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State Street's China plan turns on its tech center

 

By Jenn Abelson
Globe Staff

 

HANGZHOU, CHINA When State Street Corp.'s electronic trading system for investors began crashing frequently, the Boston financial services firm made an unconventional move to fix the aging technology.

Rather than go with proposals from IBM Corp. or Microsoft Corp. to solve the problem for upward of $5 million, State Street turned to a small group of doctoral students studying computer sciences in Hangzhou, a city two hours from Shanghai that is known as the Silicon Valley of China.

 

This risky move, motivated in part by challenging economic conditions in 2002, ultimately paid off: In less than 10 months and for just $90,000, students at Zhejiang University rebuilt the system to work faster and handle larger trading volumes.

 

It was an epiphany for State Street and transformed the way the company tackles technology.

 

Today, Hangzhou is home to more than 1,000 State Street employees, making its presence one of the largest among Massachusetts firms in China.

 

And the technology center it operates here is part of a new campaign to introduce Chinese mutual fund companies to State Street as the Boston firm attempts to penetrate the huge market.

 

In May, State Street received a long-awaited initial approval for a branch license to offer foreign currency trading to Chinese consumers a $35 billion market and pitch its technology and asset servicing to Chinese financial institutions.

 

"With the branch license, State Street Hangzhou becomes even more important to expanding its market share and supporting the technology needs for Chinese financial clients," said Jerry Cristoforo, executive vice president and general manager of State Street Hangzhou.

 

Technology has become a key part of State Street's business as it has evolved over the years from a commercial bank to one of the world's leading providers of financial services for institutional investors. State Street employs about 4,000 IT staff globally and the division accounts for between 20 and 25 percent of the company's annual operating expense budget. They manage more than 1,000 business applications that handle 2.7 million trades per month.

 

The Hangzhou site has allowed State Street to make highly trained staffers available around the clock to support the technical needs of the global operation. Often, US companies that outsource IT jobs overseas contract with a firm that is not intimately familiar with the business. But State Street directly employs workers, grooming them for years through a partnership with Zhejiang University, where students with advanced degrees study cutting-edge technology.

 

"There are few companies in Massachusetts that have major operations in China," said Paula L. Murphy, director of the Massachusetts Export Center, a government office that assists companies with international expansion. "Most firms operate through partnerships, and these are typically much smaller in scale than the State Street operation."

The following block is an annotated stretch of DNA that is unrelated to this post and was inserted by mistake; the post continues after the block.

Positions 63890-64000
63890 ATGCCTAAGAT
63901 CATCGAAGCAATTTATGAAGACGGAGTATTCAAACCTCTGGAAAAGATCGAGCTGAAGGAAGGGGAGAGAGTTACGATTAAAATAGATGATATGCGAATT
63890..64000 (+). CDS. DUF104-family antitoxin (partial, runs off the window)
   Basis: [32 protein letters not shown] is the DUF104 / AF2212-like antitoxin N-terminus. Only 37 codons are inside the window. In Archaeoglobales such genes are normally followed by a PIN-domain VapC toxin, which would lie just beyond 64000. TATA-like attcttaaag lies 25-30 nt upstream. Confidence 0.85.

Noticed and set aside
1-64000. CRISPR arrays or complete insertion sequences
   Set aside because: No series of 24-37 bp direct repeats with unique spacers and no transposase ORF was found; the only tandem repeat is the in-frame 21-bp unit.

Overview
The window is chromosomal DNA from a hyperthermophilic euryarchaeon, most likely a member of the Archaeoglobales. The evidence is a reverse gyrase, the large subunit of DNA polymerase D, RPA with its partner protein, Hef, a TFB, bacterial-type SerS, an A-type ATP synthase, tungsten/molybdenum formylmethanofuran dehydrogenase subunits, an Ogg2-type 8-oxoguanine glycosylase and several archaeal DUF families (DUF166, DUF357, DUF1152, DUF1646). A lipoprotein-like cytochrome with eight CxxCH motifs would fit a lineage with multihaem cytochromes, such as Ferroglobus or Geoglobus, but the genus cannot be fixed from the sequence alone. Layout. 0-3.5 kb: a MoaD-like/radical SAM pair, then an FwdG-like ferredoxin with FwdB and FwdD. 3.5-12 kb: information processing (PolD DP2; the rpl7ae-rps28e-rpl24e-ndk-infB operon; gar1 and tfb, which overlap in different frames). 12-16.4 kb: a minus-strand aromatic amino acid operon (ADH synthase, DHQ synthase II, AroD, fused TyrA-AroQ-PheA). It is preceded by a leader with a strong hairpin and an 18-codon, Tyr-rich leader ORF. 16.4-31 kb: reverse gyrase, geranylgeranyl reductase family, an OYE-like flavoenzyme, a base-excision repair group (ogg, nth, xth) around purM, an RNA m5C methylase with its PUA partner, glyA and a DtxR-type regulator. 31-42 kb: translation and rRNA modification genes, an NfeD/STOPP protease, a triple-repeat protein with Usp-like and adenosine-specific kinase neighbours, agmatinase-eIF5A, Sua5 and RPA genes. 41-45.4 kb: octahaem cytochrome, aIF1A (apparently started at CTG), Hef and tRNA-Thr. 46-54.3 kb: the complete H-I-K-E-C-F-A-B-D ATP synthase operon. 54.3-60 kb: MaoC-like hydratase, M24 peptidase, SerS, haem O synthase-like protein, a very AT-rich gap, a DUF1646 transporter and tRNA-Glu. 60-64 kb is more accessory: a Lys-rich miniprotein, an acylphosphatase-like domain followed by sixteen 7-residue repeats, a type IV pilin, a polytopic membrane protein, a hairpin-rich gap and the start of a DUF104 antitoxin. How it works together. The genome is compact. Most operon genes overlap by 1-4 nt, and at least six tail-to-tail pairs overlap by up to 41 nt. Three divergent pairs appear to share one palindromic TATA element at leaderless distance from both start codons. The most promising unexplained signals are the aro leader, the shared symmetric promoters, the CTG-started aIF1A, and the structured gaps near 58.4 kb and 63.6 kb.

In China, the technology center has helped State Street gain an edge in a tough market.

Chinese regulations make it difficult for foreign financial services firms to manage investments and service assets of financial institutions segments that make up the vast majority of State Street's business in the rest of the world. It can take years for international companies to get the proper licenses to manage domestic investments of Chinese consumers.

 

State Street's presence in China "is critical as a marketing asset and in gaining access to Chinese commercial institutions and government bodies," Peter Redshaw, an analyst with Gartner, a Boston technology research firm, wrote in a report on the technology center. As proof of the success, Redshaw pointed to State Street's acquisition of a $500 million piece of a $6 billion portion of the Chinese national pension firm that was outsourced to Western firms.

 

The rapid growth of the Hangzhou team is not just about labor cost savings. (Gartner estimates compensation for the Chinese workers is a fraction of what it costs to pay US staff.) State Street has avoided the purchase of expensive new systems and the cost of additional training since the tech center has modernized more than 200 applications. Last year, the team here developed the internal website used by the company around the world. State Street has expanded the center to also provide other business support for its Asia-Pacific offices.

 

In recent months, the company has begun promoting the technology center as a way to show off its commitment to China and tap into national pride. The center has been featured at industry conferences in China and highlighted during speaking engagements by company executives and industry analysts. Potential clients have toured the site, too.

 

"The development of the tech center in Hangzhou has played very well with the psychology of our Chinese clients,," said K.K. Tse, senior adviser for State Street. "The fact that we are investing into Hangzhou is always appreciated."

 

But like any pioneer, State Street faces growing competition. In recent years, IBM and Microsoft have set up partnerships with universities in China, and technology start-ups are looking to the country for skilled workers.

 

"We used to be the only game in town, and now there's competition and sometimes we lose talent," Cristoforo said. "It's really changed."

 

 


 


 

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